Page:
It must have struck a chord with readers, because young readers in Leicestershire, England, chose Bill’s New Frock as their favourite title for 2012. They thought it reflected the Olympic values, being inspiration, determination, courage, respect, equality, friendship and excellence. Bill’s New Frock was winner of the Smarties Award (6 – 8 section) in 1990, the Carnegie Medal 1990, the Nottinghamshire Libraries Award 1990, and the Leicestershire Children’s Book Prize in 2012. First printed in 1989, they reprinted Bills New Frock in 2007 and again in 2012. Egmont reissued the popular novel in June 2017 as an Egmont Modern Classic. People still consider this book highly relevant to today’s generation, as the story speaks about gender stereotyping and those who feel they are born in the wrong gender.

The story begins, When Bill Simpson woke up on Monday morning, he found he was a girl. We readers then tag along as Bill must wear a pink frilly dress to school, and we groan in dismay as he slowly wrecks his beautiful dress throughout the course of the day. It adds a subtle layering of metaphor, as hand-in-hand with the stains and damage happening to Bill’s frock, we observe his candid reactions when he discovers the inequities that go along with his sudden change of gender. As a girl, Bill hardly gets into trouble for punching Rohan while Rohan gets told off for kicking Bill. With humour and the child’s view, we look at ourselves anew. It is the age-old requirement of good fiction, to hold up the window and the mirror. We feel Bill’s confusion as he finds even the educational expectations of him have changed. While Bill gets growled at by the teacher for messy work, and the boy sitting beside him whose work is far messier gets praised with the comment ‘well done,’ we readers say ‘unfair’ and sigh with memories of our own. Bill’s New Frock is a gentle traipse through the minefield of socialization without ever being heavy-handed. Child-centered, it never once loses sight of what it is, an amusing children’s story.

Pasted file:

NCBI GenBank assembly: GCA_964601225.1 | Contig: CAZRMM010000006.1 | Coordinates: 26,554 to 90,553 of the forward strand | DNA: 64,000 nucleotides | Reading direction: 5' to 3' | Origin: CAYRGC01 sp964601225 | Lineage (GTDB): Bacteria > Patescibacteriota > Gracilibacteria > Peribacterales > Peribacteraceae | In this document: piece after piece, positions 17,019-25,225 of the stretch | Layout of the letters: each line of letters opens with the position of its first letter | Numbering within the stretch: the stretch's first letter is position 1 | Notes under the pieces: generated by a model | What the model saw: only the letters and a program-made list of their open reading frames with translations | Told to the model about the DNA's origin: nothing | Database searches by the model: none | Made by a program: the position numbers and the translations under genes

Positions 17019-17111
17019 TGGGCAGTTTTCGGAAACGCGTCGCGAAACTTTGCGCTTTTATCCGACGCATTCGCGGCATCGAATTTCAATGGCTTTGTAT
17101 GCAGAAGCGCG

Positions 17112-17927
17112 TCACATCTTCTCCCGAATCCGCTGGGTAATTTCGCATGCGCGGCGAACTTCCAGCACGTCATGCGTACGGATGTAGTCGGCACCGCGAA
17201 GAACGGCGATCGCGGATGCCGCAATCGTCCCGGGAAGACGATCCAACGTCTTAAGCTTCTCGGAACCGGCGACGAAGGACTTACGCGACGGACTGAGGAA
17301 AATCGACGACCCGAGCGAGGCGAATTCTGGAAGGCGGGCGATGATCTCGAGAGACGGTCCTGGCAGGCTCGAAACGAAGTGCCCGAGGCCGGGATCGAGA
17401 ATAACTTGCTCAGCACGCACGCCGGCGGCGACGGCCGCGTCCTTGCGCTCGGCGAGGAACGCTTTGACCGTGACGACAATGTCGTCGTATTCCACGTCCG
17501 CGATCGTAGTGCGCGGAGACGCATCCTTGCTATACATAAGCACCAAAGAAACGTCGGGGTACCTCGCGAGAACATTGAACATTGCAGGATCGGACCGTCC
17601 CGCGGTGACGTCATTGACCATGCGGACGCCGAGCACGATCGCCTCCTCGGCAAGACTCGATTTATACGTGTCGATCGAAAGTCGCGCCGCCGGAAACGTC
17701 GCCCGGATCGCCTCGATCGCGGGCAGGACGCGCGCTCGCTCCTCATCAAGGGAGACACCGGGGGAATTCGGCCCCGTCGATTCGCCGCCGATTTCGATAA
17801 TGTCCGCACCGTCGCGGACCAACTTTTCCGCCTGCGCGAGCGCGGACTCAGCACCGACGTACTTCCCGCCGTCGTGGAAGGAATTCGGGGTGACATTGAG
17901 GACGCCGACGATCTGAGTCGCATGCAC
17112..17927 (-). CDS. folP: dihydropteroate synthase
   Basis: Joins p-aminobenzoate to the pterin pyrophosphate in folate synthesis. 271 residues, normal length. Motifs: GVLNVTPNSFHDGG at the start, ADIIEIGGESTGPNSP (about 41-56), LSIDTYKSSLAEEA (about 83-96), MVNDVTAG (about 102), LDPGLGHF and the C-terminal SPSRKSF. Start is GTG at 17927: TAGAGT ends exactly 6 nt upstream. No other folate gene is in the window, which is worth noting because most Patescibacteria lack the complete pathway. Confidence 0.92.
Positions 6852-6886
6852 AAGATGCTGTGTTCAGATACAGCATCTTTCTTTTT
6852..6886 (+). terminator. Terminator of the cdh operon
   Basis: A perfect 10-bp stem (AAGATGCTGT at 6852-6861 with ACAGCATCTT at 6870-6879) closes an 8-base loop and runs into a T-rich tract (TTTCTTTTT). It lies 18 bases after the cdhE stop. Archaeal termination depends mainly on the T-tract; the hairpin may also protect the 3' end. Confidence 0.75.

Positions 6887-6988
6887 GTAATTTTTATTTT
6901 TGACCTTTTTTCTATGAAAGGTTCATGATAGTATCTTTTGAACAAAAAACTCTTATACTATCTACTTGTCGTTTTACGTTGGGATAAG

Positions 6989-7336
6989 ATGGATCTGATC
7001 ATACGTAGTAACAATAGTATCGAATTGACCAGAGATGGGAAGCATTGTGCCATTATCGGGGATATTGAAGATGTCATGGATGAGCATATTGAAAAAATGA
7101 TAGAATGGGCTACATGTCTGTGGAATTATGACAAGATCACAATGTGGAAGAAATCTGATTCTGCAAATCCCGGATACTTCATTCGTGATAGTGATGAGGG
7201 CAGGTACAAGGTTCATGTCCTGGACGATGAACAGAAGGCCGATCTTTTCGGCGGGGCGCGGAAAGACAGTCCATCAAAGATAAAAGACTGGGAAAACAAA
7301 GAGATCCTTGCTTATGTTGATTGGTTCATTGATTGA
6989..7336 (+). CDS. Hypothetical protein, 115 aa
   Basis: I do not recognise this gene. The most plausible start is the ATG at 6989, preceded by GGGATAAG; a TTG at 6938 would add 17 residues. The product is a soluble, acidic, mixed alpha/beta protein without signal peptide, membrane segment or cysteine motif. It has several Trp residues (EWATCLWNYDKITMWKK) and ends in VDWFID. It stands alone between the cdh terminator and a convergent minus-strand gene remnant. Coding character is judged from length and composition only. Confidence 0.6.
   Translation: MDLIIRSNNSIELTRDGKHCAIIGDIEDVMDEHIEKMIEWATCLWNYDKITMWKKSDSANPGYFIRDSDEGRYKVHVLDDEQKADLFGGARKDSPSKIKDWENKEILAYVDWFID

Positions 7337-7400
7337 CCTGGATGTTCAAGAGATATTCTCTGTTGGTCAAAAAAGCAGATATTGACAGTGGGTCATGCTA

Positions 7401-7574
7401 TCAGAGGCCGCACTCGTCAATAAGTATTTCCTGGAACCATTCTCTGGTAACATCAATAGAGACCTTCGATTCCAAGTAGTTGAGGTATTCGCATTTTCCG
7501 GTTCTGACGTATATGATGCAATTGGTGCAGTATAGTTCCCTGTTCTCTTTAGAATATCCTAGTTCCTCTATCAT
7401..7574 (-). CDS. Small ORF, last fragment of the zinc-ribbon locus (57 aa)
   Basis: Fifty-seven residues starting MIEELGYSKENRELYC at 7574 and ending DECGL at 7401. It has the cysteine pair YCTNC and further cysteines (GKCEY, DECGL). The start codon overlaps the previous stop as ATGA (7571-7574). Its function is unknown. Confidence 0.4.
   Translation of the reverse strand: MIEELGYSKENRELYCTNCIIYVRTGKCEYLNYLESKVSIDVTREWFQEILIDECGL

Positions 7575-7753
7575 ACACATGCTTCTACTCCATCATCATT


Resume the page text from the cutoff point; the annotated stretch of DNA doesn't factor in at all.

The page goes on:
I admire Anne Fine’s effortless style. The second Children’s Laureate is an author for children of all ages, with over fifty books to her credit. She has also written for adults to considerable acclaim. As a young woman, having tried various jobs, Fine discovered her talent as a writer by accident. “In 1971 my first daughter Ione was born. Unable to get to the library in a snowstorm to change my library books, in desperation I sat down and started to write a novel. Clearly this was the right job for me, for I have never stopped writing for more than a few weeks since.” Clearly!

Bill’s New Frock is a thoughtfully rendered child-friendly look at gender. A tricky topic handled well.

My rating: Four stars.

Talk to you later.

Keep creating!

Yvette Carol


Whatever I’m writing, I always end up with the kind of book I would have loved to read (if only someone else had bothered to write it for me). ~ Anne Fine


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I’ve finished reading my fifth novel for 2020, Infernal Devices, the third book in Philip Reeve’s children’s series, The Hungry City Chronicles, better known as The Mortal Engines Quartet (2001-2006). The first book in the series, Mortal Engines, won the Nestle Smarties Book Prize for readers aged 9-11 years and made the list for the Whitbread Book Award. The book made a huge impression on my boys and I when I first read it to them as a bedtime story some years ago and inspired many late-night discussions about the post-apocalyptic world. I reviewed both book one and book two, Predator’s Gold, for my now-defunct Goodreads account. The kids and I were looking forward to reading the third volume in the series, Infernal Devices. And it didn’t disappoint.